Cross sectional imaging
HRCT was performed using Siemens Sensation 16 scanner. Scans were acquired using standard HRCT protocol (sequential scanning at 10-mm increments with 1-mm collimation) from the apex of the lung to the diaphragm . Patients were scanned in the supine position at maximal inspiration (adequate breath holding rehearsed prior to scan), with their arms held over their heads. Images were reconstructed using a high spatial frequency algorithm, through a 512X512 matrix, with a small field of view targeted to image only pulmonary areas. Scanning time ranged from 30-45 s with a voltage of 120kVp and peak effective tube current (dose modulation based on size and attenuation profile of the region scanned used to minimise radiation dose) of 140 mAs (range 65-140 mAs).
Qualitative and quantitative airway analysis
CT scans were analysed qualitatively by a single observer and the presence or absence of bronchiectasis and/or bronchial wall thickening was reported as described previously . An automated program Emphylyx-J V 1.00.01 [22, 23] using the full-width at half-maximum (FWHM) technique was used to determine the airway cross-sectional geometry. Image data were transferred from the CT workstation to a personal computer in DICOM 3.0 format. After identifying the RB1 the operator placed a seed point in the airway lumen from which 64–128 rays were cast across the airway wall. The boundaries of the wall were defined by the midpoint of the profile of CT numbers across each ray. Lumen Area (LA), wall area (WA), maximum and minimum airway diameter were measured. High spatial frequency algorithm was used for reconstruction of images as it results in reduced blurring and, as demonstrated by phantom studies,  is associated with reduced errors in airway wall estimation using FWHM method. Correction equations for both size dependant error using the FWHM method and oblique orientation of airways were applied as previously described  LA and WA were corrected for body surface area (BSA). Total area (TA) and percentage WA (%WA) were derived from LA and WA (TA = LA + WA; %WA = WA/TA x100).
Sputum processing and cytokine assessment
The sputum was selected, dispersed using mucolytic dithiothreitol, and processed to generate a sputum differential cell count and cell-free supernatants [25, 26] Measurements for validated mediators were measured using multiplex assays from Myraid RBM (Austin, TX, USA). We included mediators that have been previously validated in sputum and were measurable in >50% of samples. The full list of mediators is as shown Table 1.
Statistical analysis was performed using PRISM version 4 (GraphPad Software, San Diego, CA), SAS version 8.02 (SAS Institute Inc. Cary, NC) and SPSS version 16 (SPSS, Inc. Chicago, IL). Parametric and non-parametric data are presented as mean (standard error of the mean) and median (interquartile range) respectively. Subjects were dichotomised into high and low luminal area, total area and wall area using the median values as the cut-offs (RB1 luminal area LA/BSA (≤5 mm2/m2 versus >5 mm2/m2) or total area TA/BSA (≤16 mm2/m2 versus >16 mm2/m2) or wall area WA/BSA (≤11.5 mm2/m2 versus >11.5 mm2/m2). Between group differences were analysed by unpaired t-tests and Mann–Whitney tests as appropriate. Spearman correlation coefficient was used to determine the relationship between RB1 dimensions (LA/BSA, WA/BSA, TA/BSA and %WA) and clinical indices and sputum mediator data. Our previous study highlighted the relationship between CT-determined remodelling and neutrophilic inflammation . Therefore, we further stratified the population into four groups using the medians as cut-offs for the differential sputum neutrophil counts (≤66% versus >66%) and the RB1 total area or luminal area. Comparisons across groups were made by Kruskal-Wallis test with post hoc Dunn’s pair-wise comparisons. A p value of <0.05 was taken as statistically significant.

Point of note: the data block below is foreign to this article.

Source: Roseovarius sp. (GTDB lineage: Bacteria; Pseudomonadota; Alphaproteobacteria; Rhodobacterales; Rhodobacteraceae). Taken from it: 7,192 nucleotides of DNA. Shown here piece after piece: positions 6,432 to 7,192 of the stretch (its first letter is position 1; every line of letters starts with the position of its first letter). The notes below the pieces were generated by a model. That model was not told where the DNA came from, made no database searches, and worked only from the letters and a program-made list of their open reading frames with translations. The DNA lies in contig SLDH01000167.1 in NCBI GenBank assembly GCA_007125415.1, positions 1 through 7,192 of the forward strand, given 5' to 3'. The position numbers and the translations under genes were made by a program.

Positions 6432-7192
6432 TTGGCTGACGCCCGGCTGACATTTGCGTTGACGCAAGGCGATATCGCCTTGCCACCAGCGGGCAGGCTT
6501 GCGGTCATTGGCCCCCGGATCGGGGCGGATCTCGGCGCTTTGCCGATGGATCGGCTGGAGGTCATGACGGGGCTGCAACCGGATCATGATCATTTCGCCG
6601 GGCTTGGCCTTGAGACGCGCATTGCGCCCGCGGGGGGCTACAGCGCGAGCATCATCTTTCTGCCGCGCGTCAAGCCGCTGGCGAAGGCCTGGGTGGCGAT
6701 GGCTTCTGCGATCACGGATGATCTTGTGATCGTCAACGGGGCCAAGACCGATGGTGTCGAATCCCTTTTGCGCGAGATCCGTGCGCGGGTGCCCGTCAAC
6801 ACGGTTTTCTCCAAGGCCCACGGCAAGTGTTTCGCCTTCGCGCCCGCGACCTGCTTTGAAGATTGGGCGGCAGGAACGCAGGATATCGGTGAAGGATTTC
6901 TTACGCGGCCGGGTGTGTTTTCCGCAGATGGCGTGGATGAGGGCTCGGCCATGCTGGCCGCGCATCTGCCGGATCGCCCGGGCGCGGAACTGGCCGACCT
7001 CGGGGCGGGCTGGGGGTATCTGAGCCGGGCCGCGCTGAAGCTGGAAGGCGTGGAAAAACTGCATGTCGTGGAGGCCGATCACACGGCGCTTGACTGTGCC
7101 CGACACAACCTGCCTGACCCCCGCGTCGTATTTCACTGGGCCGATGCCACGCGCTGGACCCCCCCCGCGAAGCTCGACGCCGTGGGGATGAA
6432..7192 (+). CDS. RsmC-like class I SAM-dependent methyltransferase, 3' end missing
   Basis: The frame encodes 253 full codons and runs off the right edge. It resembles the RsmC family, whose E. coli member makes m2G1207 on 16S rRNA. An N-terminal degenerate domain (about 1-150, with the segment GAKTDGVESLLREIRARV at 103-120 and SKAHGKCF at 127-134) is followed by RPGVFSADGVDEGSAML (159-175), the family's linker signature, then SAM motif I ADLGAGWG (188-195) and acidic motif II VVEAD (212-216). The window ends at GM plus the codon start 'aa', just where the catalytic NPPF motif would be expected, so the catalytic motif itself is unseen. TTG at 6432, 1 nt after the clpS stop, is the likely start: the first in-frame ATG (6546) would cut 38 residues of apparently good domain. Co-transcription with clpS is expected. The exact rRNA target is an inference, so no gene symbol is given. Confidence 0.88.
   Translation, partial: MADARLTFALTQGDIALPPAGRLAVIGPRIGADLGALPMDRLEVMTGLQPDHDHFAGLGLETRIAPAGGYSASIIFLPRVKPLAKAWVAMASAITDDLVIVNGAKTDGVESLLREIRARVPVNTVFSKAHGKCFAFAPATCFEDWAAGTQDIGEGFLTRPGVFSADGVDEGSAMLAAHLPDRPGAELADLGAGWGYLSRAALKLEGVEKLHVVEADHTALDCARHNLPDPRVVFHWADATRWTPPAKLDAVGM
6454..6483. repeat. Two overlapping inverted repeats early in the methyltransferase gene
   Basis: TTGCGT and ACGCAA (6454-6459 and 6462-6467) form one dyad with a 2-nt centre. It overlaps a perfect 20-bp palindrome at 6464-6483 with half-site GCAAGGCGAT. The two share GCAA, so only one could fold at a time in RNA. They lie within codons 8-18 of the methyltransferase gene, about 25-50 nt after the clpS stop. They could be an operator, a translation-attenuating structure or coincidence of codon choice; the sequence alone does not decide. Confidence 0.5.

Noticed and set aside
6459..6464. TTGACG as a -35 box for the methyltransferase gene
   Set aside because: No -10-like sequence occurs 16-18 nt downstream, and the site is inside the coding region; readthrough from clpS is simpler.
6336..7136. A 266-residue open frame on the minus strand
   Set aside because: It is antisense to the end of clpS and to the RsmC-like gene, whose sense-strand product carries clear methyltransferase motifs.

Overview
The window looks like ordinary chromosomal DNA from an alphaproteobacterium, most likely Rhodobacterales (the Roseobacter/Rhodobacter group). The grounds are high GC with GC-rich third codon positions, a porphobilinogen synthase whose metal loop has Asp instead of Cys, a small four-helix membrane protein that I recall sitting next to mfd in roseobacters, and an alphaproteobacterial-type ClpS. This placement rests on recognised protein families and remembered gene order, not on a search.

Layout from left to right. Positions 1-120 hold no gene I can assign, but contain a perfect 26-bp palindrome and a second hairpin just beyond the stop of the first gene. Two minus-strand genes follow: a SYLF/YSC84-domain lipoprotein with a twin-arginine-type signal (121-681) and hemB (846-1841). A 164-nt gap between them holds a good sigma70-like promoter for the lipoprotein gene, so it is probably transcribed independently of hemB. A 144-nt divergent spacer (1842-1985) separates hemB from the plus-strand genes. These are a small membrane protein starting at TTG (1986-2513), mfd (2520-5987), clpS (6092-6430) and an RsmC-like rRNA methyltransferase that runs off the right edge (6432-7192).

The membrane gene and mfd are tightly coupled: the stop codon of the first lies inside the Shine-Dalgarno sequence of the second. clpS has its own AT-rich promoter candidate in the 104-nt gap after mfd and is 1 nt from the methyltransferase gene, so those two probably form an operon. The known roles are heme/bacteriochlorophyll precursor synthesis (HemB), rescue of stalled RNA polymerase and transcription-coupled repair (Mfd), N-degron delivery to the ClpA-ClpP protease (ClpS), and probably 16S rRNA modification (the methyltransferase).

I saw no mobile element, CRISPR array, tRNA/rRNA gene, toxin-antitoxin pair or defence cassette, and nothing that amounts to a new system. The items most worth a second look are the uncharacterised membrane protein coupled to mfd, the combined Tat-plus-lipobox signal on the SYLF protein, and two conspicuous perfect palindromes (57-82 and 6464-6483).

The clinical and CT imaging characteristics and sputum mediator concentrations for the whole population and dichotomised by the median RB1 total and luminal areas are as shown (Tables 2 and 3). Subjects with a low total area and luminal area were older with a later age of onset of disease, higher body mass index, more bronchiectasis and more frequent exacerbations (Table 2). There was marked heterogeneity in mediator concentrations within and between the groups of subjects and only the sputum CCL11 concentration was significantly different in the groups stratified by median RB1 total area ([48.3 versus 76.3 pg/ml], p = 0.026). Further differences were observed between subjects stratified by RB1 luminal area (Figure 1, Table 3) for sputum CCL11 ([49.1 versus 74.9 pg/ml], p = 0.043), IL-1α ([38 versus 19 pg/ml], p = 0.043) and CCL4 ([349 versus 611 pg/ml] p = 0.036). RB1 luminal area correlated with sputum CCL11 (r = 0.31, p = 0.03) but there were no significant correlations between RB1 total or luminal area and other mediators. There were no differences in cytokine concentrations between those with high or low wall area.
We further stratified the population by the sputum neutrophil count as we had previously reported relationships between CT parameters and neutrophilic inflammation. The clinical and CT imaging characteristics and sputum mediator concentrations for subjects stratified by differential sputum neutrophil count and the median RB1 total and luminal areas are as shown (Tables 4, 5, 6, 7). Subjects in the high neutrophil, high RB1 total or luminal area groups had significantly the highest number of severe exacerbations in the previous year and the highest proportion of subjects with qualitative CT evidence of bronchiectasis. Those in the low neutrophil and high RB1 total or luminal area groups had significantly the lowest body mass index (BMI). No other significant differences in clinical characteristics were observed (Tables 4 and 6).